The cranial nerves are also called cranial nerves. There is a tendency to be identified with Roman numerals according to the order in which they are, although they are also identified from quite specific names referring to their functionalities or location.

In the following article, we will delve into what and what are the cranial nerves as well as the disorders and diseases that can occur associated with these nerves.

What are cranial nerves?

In Calle and Casado’s research titled Cranial Nerve Exploration,” these are defined as the components of the Peripheral Nervous System (PNS) that emerge from the brainstem. There are some authors who exclude olfactory and optic because they are considered extensions of thebrain.

Cranial nerves exert significant functions in our organism and are often mistakenly thought of as a cranial division.

Types of cranial nerves

The 12 pairs of cranial nerves existing in our Peripheral Nervous System are organized based on their origin and functionality. In this way, they are grouped into structures to understand them and thus know in greater depth the meaning of our brain.

According to its origin

According to their origin or position, cranial nerves are organized from Roman numerals, which identify each pair in question with its location in the brainstem. I mean:

  • Cranial nerve I and pair II are located above the brainstem.
  • Pair III and IV from themidbrain.
  • V, VI, VII and VIII from the brainstem bridge.
  • And cranial nerves IX, X, XI and XII are from the medulla oblongata.

According to your function

This organization focuses on the functionality of cranial nerves. And they are associated with them, although they are also identified globally with the Roman numerals in order to identify which pair is being talked about.

  • Par I, II and VIII are those that fulfill sensitive functions.
  • Par III, IV and VI are associated with ocular and eyelid mobility.
  • Cranal nerve XI and XII is the activation of the muscles in the neck and tongue.
  • Cranial nerve X, V, VII, and IX are considered mixed function.

Classification and function of the cranial nerves

Likewise, from the general description that we have just obtained, the cranial nerves are classified by specific functions. Below we will describe each of them more precisely, to allow us to understand more accurately the origin of its importance and essentiality in the performance of our daily lives.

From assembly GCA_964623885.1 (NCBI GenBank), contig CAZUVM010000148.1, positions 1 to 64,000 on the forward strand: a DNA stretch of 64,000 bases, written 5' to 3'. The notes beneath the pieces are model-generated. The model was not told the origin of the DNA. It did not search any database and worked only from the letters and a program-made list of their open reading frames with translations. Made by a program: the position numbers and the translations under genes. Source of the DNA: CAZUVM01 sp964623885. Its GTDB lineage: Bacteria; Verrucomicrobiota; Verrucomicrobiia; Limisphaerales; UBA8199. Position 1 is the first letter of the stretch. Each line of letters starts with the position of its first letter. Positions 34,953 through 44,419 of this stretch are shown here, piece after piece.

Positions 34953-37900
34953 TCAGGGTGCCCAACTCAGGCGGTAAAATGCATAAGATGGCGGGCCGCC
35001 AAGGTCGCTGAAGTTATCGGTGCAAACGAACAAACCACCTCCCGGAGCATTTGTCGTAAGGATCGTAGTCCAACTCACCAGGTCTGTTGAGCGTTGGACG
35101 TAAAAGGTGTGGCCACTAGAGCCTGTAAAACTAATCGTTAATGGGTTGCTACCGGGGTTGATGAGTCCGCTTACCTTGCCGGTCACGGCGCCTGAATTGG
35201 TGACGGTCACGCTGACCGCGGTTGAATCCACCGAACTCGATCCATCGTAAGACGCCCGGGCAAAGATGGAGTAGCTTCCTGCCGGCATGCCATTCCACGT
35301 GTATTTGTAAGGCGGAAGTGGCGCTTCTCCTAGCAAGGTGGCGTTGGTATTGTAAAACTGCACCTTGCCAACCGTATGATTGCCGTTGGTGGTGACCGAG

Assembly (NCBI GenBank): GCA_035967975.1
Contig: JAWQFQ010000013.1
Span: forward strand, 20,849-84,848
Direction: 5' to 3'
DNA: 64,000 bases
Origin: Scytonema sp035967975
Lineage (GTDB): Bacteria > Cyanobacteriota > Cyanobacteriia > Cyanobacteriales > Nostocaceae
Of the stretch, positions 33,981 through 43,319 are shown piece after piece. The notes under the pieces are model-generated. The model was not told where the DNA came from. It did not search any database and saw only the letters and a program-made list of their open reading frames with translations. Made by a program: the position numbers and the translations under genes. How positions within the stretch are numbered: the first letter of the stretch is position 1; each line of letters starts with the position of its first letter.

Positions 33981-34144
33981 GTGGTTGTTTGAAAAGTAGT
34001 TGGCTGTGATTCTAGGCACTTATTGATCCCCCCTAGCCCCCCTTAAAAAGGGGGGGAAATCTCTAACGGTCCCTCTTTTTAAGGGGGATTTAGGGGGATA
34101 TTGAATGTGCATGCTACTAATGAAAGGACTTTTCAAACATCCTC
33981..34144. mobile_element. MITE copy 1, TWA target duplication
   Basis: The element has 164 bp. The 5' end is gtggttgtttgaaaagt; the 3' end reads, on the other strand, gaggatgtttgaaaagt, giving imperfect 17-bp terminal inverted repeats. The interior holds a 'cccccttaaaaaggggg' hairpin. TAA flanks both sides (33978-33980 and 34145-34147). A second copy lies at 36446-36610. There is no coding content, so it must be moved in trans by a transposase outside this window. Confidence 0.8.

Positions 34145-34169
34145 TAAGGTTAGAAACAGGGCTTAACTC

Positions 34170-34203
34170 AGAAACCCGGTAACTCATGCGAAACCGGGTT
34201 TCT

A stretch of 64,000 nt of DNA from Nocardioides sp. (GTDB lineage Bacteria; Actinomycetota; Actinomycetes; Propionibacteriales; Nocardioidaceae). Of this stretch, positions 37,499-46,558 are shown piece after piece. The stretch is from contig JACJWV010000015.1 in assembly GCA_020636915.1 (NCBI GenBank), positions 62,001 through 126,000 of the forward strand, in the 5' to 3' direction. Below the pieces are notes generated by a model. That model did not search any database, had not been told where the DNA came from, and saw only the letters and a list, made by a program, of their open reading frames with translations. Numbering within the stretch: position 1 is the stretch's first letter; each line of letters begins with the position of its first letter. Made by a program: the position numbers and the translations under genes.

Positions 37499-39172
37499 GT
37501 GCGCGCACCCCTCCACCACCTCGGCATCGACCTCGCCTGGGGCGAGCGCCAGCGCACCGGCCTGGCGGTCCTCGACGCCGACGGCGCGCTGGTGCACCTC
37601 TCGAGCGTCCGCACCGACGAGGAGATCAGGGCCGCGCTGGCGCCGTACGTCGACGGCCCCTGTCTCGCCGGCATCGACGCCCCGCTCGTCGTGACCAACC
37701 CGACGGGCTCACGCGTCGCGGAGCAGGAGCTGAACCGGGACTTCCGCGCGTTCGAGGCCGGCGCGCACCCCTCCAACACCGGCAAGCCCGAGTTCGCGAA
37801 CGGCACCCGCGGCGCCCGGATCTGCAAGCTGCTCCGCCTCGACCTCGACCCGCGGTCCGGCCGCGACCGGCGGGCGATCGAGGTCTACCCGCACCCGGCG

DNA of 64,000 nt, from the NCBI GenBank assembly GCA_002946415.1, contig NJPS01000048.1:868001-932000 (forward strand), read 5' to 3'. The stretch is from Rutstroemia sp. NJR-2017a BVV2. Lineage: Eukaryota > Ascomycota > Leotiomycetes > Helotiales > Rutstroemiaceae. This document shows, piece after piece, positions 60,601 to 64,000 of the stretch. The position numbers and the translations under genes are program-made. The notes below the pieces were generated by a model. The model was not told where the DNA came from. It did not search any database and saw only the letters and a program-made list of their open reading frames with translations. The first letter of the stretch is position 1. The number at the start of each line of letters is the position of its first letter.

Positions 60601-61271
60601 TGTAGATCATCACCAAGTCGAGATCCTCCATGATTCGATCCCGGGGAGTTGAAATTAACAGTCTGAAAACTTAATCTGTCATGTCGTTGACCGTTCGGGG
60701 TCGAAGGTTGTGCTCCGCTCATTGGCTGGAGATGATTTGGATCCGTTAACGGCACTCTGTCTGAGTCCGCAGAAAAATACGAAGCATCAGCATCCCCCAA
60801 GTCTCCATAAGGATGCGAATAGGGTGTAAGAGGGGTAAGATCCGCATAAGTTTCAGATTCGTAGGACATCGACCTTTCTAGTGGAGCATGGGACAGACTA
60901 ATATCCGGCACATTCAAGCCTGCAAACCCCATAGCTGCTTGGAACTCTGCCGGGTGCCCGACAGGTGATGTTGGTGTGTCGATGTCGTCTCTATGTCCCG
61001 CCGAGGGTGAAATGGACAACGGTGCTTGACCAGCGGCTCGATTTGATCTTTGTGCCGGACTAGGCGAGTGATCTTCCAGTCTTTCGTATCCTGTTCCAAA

Olfactory Nerve

This nerve in the investigation entitled ” Exploration of the cranial nerves “ , it is exposed that this nerve is a specialized extension of the brain, which collects the olfactory sensitivity of the nasal receptors and conducts it through its components to achieve the integration of information olfactory.

To assess the functionality of this nerve, it is initially verified that both nostrils are open, occluding each one interchangeably and asking the patient to breathe through the other.

After that, the process is repeated but with the eyes closed so that it identifies a common odor, avoiding that they are irritating to the nostrils.

Optic nerve

It is the nerve that conducts visual impulses from the retina, where it converts electrical signals through the optic nerves and their different segments. It is in charge of controlling vision.

For evaluation, the patient is kept in a well-lit room and on a chart.

It is important to mention that if the individual wears glasses normally, they must have them during the test. One of the eyes should then be covered and read the small letters on the chart and then do the same with the other eye.

Nerve Motor

They are responsible for the movements of four of the six extraocular muscles. It also controls pupillary reactions and elevation of the upper eyelid.

It is located in the anterior portion of the gray matter and provides information through its components. It can also be recognized as the oculomotor cranial nerve.

pathetic nerve

It is the IV nerve and originates in the midbrain, following a course below the cerebellum and perforating the dura matertag. It is difficult to visualize due to its small size and can be divided into four parts:

  • Core segment
  • Cisternal segment
  • Cavernous sinus segment
  • extraforaminal segment

Trigeminal Nerve

It is the thickest cranial nerve and collects all facial sensitivity, also including both nasal and oral mucosa, as well as being the nerve that is in charge of the chewing process.

It is made up of three branches: ophthalmic, maxillary, and mandibular. It is also responsible for the corneal reflex along with the facial nerve, since it has both motor and sensory axons.

Oculomotor Nerve

It is the IV pair and comes from a group of neurons located medially in the lower part of the pons. It controls the lateral deviation of the eye and may also be known as the abducens nerve.

In Merchak et al’s research on Cranial Nerves , they mention that the abducens nerve divides into fibers that provide innervation to the lateral rectus muscle of the eye, which allows abduction of the eye when it is stimulated.